Ears are fantastic radiators, as they not only have a lot of skin for their weight, they’re also full of blood vessels. This makes them perfect for getting rid of excess body heat.
So, dogs who hail from warm climates tend to have large ears, while those that are adapted for cold weather usually have smaller ears.
Lots of dogs have long coats, but long fur doesn’t necessarily make for a good blanket (Lhasa Apsos, for example, have long coats, but aren’t particularly comfortable in low temperatures).
Dogs that are really well-suited for cold weather often have a long coat, but they always have something even better: a particularly thick double-coat.
Many breeds have a double-coat comprised of a rougher outer coat and a downy undercoat, but the dogs on this list have undercoats that are luxuriously dense and provide unparalleled warmth. Unfortunately, thick double coats eventually shed, so they aren’t without their drawbacks.
What If Your Dog Isn’t Cut Out for the Cold?
Don’t worry if your dog doesn’t like the cold weather — there are a number of ways you can help your sun-loving pooch remain comfortable in cold weather.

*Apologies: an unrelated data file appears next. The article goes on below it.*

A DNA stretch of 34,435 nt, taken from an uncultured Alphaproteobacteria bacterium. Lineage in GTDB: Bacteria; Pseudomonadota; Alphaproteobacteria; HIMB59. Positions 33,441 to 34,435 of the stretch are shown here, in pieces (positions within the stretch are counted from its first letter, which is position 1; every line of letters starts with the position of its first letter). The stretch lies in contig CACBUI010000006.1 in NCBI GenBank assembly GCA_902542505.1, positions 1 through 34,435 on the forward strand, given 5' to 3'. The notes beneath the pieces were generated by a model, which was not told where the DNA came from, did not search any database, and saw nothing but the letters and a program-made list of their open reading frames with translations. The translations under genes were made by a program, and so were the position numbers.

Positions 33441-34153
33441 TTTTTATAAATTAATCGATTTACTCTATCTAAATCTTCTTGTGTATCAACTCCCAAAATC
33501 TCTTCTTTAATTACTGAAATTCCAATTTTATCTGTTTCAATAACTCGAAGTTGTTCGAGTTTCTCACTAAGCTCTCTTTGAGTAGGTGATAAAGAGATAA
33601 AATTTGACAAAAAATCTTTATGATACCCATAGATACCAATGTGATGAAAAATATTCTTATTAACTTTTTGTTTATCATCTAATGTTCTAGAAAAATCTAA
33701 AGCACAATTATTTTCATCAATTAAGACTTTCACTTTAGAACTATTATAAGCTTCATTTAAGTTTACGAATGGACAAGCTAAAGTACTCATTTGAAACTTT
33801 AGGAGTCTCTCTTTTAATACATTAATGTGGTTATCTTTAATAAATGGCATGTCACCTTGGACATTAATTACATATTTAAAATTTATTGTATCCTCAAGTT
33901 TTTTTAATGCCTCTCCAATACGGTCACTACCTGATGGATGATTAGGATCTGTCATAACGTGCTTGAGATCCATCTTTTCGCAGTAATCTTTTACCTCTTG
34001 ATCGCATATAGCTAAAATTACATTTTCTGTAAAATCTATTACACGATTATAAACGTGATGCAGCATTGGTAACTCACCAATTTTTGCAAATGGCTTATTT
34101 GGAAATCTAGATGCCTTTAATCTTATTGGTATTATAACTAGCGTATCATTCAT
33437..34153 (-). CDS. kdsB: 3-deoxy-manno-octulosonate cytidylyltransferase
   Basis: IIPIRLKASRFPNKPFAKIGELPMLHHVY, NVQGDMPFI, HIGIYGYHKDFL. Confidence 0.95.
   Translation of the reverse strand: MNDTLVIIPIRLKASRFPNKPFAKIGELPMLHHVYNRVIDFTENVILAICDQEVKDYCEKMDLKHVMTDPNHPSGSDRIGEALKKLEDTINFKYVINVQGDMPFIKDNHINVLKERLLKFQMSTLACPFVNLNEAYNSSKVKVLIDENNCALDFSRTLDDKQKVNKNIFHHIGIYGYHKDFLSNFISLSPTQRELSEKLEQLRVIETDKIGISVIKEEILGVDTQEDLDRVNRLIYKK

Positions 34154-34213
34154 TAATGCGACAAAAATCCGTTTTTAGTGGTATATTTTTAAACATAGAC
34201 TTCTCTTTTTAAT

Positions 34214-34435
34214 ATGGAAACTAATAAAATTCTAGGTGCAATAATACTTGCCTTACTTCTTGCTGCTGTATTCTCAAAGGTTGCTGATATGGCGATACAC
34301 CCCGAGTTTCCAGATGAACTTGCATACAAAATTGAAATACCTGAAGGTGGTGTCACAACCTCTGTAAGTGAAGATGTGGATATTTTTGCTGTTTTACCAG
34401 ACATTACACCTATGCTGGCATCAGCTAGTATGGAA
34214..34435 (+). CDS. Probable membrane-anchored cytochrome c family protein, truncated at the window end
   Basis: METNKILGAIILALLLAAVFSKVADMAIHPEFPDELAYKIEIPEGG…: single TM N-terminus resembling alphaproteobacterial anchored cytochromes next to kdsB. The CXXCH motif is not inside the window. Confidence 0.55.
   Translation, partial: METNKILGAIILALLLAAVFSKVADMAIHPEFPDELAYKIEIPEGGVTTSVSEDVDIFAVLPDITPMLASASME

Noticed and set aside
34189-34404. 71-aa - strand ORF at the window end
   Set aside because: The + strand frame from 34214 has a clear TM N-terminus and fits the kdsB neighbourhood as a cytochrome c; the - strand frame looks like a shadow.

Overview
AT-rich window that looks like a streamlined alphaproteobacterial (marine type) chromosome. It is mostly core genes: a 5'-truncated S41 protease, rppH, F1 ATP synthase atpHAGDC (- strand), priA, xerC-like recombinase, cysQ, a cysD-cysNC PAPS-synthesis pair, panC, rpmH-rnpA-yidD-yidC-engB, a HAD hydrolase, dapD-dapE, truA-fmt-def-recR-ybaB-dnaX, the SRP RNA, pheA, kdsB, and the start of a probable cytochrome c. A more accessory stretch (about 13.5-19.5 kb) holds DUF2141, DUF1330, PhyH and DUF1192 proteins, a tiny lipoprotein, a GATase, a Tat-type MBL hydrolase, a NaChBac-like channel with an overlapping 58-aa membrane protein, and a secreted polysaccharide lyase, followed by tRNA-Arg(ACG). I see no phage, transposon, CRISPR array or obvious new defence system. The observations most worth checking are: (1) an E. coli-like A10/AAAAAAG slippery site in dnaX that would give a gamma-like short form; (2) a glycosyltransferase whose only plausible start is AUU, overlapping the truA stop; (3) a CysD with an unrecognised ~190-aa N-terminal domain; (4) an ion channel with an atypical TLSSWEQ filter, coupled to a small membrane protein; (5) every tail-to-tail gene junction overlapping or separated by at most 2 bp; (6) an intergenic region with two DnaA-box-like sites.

Booties are an easy way to protect your pup’s paws on rough surfaces, but they’ll also help keep her tootsies toasty.
Most good ones (we recommend a few top-notch dog booties here) are water-proof, so they’ll help keep your dog’s feet dry too. Booties will also provide better traction and protect your pooch’s paws, which will help prevent injuries while walking on the icy ground.
A good dog sweater or jacket can make all the difference between a comfortable canine and one who is simply counting the seconds until she can go back inside.
Sweaters, given their snug fit, probably provide a little more warmth than jackets, but winter doggie jackets will usually provide a little better protection against the elements. In practice, there’s no reason you can’t use both if need be.
Avoid Wet Weather
If your dog isn’t built for cold temperatures, you don’t want to make things even harder on her by going for walks when it is raining or snowing.
Any moisture that gets on your dog will tend to make her colder, so you should try to take advantage of dry weather windows whenever possible.
If you can’t avoid going out when it is wet, at least use an umbrella or fit your dog with rain gear to keep her as dry as possible.
Use a Heated Dog House
We’re of the general opinion that most dogs should be allowed to sleep indoors whenever possible. But, there are some cases in which that’s simply not feasible.